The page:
The British No 1 had battled back from 4-1 down in the decider and had Barty under pressure on her serve when a shot from the Australian appeared to land long, but neither the line judge nor Souza called it out.
Konta confronted Souza, saying: “It’s an absolute joke. You’re making decisions that affect our lives. Do you fully understand that?”
She won only one more point and after a final passing shot from Barty clinched a 6-3 3-6 6-4 victory, Konta walked straight past Souza and off the court.
Several minutes passed before she returned for the trophy ceremony, although she would not say whether she was complaining about what had happened.
It is not the first time the 27-year-old has refused to shake an umpire’s hand, and she said: “At 4-4 in the third set, that’s quite an important time of any match. It’s a difficult position to be in.
“I definitely burned through quite a bit of energy at that moment in time. But, except for one loose shot (in the last game), I don’t think I did too much wrong. Obviously I’m a little bit sad I could not come through with the win today but I’m also taking a lot of positives from this week in general.”
Konta was playing in a final for the first time since doing so here 12 months ago, when she lost to Donna Vekic. It has been a difficult season for a player who was ranked fourth after reaching the semi-finals of Wimbledon last summer and is now down at 22.
She showed impressive resilience here, though, withstanding strong pressure to take the second set and then fighting back in the decider against the top seed and a player regarded as one of the best grass-court exponents.
Konta will hope to build on the positive things in her game in a very tough opening match at the Nature Valley Classic in Birmingham tomorrow against defending champion Petra Kvitova.
Konta’s defeat made it a double British disappointment against Australia after Dan Evans lost 7-6 (7/4) 7-5 to 19-year-old Alex De Minaur in the men’s final earlier.
The 28-year-old had hoped to win the first title of his comeback from a 12-month drugs ban but was nevertheless happy with his week’s work. He now heads to Queen’s Club
“It was a good level,” said Evans. “I had my chances. It’s been a great week leading up to the bigger tournament. He was relentless. That match there has pretty much told me I’m there or thereabouts.”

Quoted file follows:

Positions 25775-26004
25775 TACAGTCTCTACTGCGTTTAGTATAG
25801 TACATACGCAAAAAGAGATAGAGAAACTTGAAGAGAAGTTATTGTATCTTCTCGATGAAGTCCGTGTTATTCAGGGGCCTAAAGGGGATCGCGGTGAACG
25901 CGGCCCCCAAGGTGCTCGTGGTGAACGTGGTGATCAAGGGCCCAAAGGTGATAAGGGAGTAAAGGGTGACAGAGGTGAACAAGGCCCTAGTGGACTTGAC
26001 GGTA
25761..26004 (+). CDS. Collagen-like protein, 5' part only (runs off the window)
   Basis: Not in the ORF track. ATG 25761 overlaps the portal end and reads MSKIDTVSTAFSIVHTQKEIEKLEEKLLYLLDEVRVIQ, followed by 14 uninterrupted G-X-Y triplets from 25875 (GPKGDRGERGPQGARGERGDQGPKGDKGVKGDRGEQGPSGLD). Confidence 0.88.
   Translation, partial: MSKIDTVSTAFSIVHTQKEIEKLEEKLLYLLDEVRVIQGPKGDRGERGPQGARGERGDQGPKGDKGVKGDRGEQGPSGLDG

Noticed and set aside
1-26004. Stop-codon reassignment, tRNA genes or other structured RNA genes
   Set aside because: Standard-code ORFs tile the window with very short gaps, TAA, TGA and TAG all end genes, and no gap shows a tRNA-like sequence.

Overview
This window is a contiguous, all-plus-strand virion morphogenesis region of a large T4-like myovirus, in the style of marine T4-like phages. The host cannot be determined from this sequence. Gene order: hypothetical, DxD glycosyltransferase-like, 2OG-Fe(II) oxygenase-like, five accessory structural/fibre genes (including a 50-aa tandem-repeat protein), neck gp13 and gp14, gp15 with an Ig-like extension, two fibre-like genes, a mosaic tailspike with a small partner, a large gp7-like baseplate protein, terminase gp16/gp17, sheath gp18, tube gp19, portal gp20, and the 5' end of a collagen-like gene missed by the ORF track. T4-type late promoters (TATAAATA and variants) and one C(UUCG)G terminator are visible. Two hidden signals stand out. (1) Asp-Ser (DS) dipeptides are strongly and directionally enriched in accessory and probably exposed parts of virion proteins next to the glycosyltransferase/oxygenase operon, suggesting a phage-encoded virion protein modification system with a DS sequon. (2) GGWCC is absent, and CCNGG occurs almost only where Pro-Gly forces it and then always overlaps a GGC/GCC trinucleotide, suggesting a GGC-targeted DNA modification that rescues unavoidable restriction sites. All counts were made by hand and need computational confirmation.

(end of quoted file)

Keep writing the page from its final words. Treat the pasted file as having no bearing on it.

Despite his excellent form, Evans said he is not expecting to be given a Wimbledon wild card and would be prepared to miss the chance to play at the All England Club if he does well at Queen’s.
Evans, who even suggested he could play two matches in a day to enable him to compete in both competitions, said: “My year doesn’t revolve around just trying to play Wimbledon. But it wouldn’t be my preference to miss the best slam there is.”
Novak Djokovic, meanwhile, is relishing the chance to renew his rivalry with Andy Murray.
Murray is making his long-awaited return at the Fever-Tree Championships at Queen’s Club this week after 11 months out with a hip injury. The Scot had several aborted comebacks, having limped out of Wimbledon last July before going under the knife in January.
The pair, born just a week apart in 1987, have been long-time adversaries on court and have battled at the top of the men’s game for much of the last decade, competing in 19 finals, including seven at grand slams.
Djokovic has also suffered from injury problems over the last 18 months, which saw him undergo elbow surgery.
“I wish him all the best, I really do, tennis misses him, he is a great champion, a great guy, really dedicated, hard working, great ethics,” said Djokovic.
“I really hope to see him back playing at that level he has played over the last couple of years.
“I have known him since we were 11 or 12 years old, I have always had a wonderful relationship with Andy, never experienced anything negative – he deserves the chance to come back.”